If it burns, it sickens, kills

Denial is a critical part of the human coping mechanism. Without it, we would all wake up terrified every morning about all the ways we could die. Instead, our minds block out our existential fears by focusing on stresses we can handle—like getting to work on time or paying our taxes.  -- Inferno

Clean burn.

We hear the term all the time from Big Oil companies promoting their fancy or hybrid/blended fuels.

But the bulk of their products are still fossil-fuel-based  – crude oil.

Crude is definitely dirty and even deadly when burned.

What can pass the clean-burn test are pure, unadulterated plant-based or phyto-fuels like bio-ethanol and the like.

But technology and industry apparently have not reached a level of sophistication or even just plain good sense to fully switch to bio-fuels to address public health concerns like air pollution and other forms of environmental degradation,

The same is true for traditional combustible tobacco products.

“Clean-burn” cigarettes, anyone?

Here is Ped Xing’s simple take on the matter: You can search all you want anywhere but won’t find one.

There simply ain’t no such animal, stupid!

A smoking cessation expert said the combustion or burning process is what causes disease and death from smoking .

"Practically all risks to health from smoking are due to combustion products that are released from burning tobacco," said Peter Hajek, professor of clinical psychology and director of the Wolfson Institute of Preventive Medicine's Tobacco Dependence Research Unit at Queen Mary University of London.

Hajek, known for his research into smoking cessation, made the statement to clear the confusion among authorities in countries such as the Philippines over the difference between smoking and nicotine consumption.

Numerous studies have shown that it is the tar and carcinogens found in tobacco smoke that cause the death and disease associated with smoking, and not nicotine.  

Professor Hajek said that by removing the element of combustion from nicotine consumption, health risks would be significantly reduced.  He said this is possible by using products such as e-cigarettes or Swedish snus.

"E-cigarettes are expected to pose less than five percent of risks of smoking, and with snus, the risks are even smaller," he said.

Various scientific studies have confirmed that these smoke-free nicotine products are significantly less harmful than traditional cigs.  Public Health England issued a report in 2015 stating that e-cigs are at least 95-percent less harmful to humans than combustible tobacco.

Public Health England is an operationally autonomous executive agency of the UK Department of Health that brings together public health specialists from more than 70 organizations.

Innovations such as e-cigs and snus do not burn tobacco and so do not produce smoke and tar.

Hajek said nicotine, on its own, poses limited risks.  

"Outside pregnancy and some rare vascular diseases, using nicotine on its own does not pose much risks to physical health. If smokers switch from smoking to using nicotine on its own, they avoid practically all risks of smoking," he said.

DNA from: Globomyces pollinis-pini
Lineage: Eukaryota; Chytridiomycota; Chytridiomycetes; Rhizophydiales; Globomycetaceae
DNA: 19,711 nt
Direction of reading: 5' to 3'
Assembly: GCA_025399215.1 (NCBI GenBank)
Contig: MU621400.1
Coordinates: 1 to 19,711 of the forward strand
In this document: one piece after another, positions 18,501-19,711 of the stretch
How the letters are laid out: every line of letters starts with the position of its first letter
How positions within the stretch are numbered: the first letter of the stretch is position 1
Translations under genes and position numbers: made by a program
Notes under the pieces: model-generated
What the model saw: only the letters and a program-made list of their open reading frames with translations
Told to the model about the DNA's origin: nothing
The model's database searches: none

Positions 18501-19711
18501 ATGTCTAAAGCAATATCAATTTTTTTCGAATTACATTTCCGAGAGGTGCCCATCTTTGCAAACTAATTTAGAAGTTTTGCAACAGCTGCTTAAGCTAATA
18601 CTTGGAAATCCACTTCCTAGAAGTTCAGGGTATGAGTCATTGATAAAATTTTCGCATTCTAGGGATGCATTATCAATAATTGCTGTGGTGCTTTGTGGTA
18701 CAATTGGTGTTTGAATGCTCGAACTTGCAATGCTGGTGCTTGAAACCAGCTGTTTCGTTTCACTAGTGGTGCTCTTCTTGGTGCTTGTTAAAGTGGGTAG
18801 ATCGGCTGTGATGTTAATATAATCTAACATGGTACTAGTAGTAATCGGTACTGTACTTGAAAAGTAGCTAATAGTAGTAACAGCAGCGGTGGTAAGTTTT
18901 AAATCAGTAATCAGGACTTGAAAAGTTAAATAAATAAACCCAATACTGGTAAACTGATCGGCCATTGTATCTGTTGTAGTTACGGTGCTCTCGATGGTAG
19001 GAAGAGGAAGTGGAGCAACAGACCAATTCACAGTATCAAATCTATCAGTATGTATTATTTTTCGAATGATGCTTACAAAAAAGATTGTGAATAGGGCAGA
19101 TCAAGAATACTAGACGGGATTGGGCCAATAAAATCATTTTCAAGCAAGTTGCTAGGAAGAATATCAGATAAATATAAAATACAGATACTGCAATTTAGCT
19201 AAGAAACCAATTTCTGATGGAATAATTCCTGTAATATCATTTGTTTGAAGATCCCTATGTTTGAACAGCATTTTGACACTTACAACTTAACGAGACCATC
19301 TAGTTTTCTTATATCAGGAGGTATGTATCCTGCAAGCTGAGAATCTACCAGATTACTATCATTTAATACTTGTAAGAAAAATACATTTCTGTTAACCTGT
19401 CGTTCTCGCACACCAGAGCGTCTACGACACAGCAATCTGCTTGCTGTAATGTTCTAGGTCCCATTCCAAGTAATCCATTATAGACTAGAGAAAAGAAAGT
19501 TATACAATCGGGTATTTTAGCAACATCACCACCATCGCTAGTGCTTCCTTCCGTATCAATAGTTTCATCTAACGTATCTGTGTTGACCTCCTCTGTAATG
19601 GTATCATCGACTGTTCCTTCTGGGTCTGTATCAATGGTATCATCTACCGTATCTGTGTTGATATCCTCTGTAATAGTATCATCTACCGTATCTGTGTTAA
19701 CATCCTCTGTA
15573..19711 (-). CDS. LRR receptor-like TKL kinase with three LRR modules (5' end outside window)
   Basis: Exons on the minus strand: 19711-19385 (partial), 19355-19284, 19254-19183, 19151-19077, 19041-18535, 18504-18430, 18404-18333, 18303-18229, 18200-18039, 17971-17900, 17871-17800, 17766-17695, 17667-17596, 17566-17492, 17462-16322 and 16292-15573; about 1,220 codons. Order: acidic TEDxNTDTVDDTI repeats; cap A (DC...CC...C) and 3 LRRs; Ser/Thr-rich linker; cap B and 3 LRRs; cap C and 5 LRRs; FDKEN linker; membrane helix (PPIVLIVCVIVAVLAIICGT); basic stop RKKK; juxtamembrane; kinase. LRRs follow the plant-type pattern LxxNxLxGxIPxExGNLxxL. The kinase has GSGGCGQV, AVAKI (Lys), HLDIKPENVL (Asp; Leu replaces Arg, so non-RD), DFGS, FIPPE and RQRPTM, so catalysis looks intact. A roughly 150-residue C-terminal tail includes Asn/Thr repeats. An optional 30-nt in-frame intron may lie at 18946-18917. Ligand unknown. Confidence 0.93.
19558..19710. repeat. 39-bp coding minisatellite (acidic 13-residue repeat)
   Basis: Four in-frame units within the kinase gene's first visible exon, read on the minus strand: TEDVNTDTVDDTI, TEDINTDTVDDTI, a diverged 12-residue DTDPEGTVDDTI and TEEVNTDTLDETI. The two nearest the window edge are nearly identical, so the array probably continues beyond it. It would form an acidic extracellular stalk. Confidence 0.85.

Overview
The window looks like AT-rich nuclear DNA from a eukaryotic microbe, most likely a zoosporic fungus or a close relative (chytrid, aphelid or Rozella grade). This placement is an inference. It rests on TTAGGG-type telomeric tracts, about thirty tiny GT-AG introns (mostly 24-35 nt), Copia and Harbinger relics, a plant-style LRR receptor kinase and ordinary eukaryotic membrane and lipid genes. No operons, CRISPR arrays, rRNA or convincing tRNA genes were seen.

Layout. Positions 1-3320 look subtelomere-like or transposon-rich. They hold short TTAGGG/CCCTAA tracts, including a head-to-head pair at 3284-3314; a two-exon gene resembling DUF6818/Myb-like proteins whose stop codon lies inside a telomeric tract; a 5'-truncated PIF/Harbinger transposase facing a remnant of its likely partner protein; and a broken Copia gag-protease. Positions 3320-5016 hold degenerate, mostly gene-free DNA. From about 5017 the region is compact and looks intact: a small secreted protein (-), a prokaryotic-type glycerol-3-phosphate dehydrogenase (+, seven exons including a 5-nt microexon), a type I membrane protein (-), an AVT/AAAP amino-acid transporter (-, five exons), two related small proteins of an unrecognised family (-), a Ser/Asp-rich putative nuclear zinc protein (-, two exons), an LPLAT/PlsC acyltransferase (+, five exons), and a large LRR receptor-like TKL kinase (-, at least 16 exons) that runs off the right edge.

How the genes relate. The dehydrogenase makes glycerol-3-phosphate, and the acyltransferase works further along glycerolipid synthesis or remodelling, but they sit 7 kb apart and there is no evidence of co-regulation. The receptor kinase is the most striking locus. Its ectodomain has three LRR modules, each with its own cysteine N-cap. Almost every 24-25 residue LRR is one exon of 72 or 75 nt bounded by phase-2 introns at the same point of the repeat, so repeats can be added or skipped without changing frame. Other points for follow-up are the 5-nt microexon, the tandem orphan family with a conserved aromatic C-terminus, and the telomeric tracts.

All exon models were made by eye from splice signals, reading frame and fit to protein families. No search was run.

The professor said nicotine and its supposed addictiveness is poorly understood globally, including in the Philippines.  

"Nicotine seems addictive when combined with other tobacco chemicals, but much less so when on its own. Adolescent non-smokers who try cigarettes have over 50-percent probability that they will progress to daily smoking, but adolescent non-smokers who try e-cigarettes very rarely progress to daily vaping," he noted.

He pointed out that pharmaceutical nicotine is not addictive.

"People do not get hooked on nicotine gum or patches. But while nicotine on its own seems unattractive to non-smokers, it can be rewarding to smokers who are already habituated to it. In this way, such products help smokers quit," he said.

Hajek said the problem with smoking is not nicotine, but the smoke that causes cancer, heart disease, and lung disease.

"We have no problems with almost everyone drinking coffee, even if such use is daily, compulsive, and in many people could be labelled as 'addictive'. In the same way, there is no issue with some smokers continuing to use nicotine, if health risks of such use are small," he said.

The academic said to reduce the health risks from smoking, authorities in the Philippines and other countries should encourage smokers to switch to less harmful, smoke-free nicotine products such as e-cigs and snus.

"As long as cigarettes are freely available, Philippine legislators should try to make the less harmful nicotine products as attractive to smokers as possible, so that more smokers are encouraged to switch. Such products should be cheaper, more easily available, and accompanied by less restrictions and stigma," he said.

A February 2019 clinical trial by UK's National Institute for Health Research found that e-cig was twice as effective as nicotine-replacement treatments such as patches and gum in helping smokers quit.

Hajek said questions about the safety of e-cigs emerged last year with acute lung injuries reported among users in the US. This, however, turned out to be due to contaminants in illegal marijuana products, and not related to nicotine vaping.

Behold God’s glory and seek His mercy.

Pause and pray people.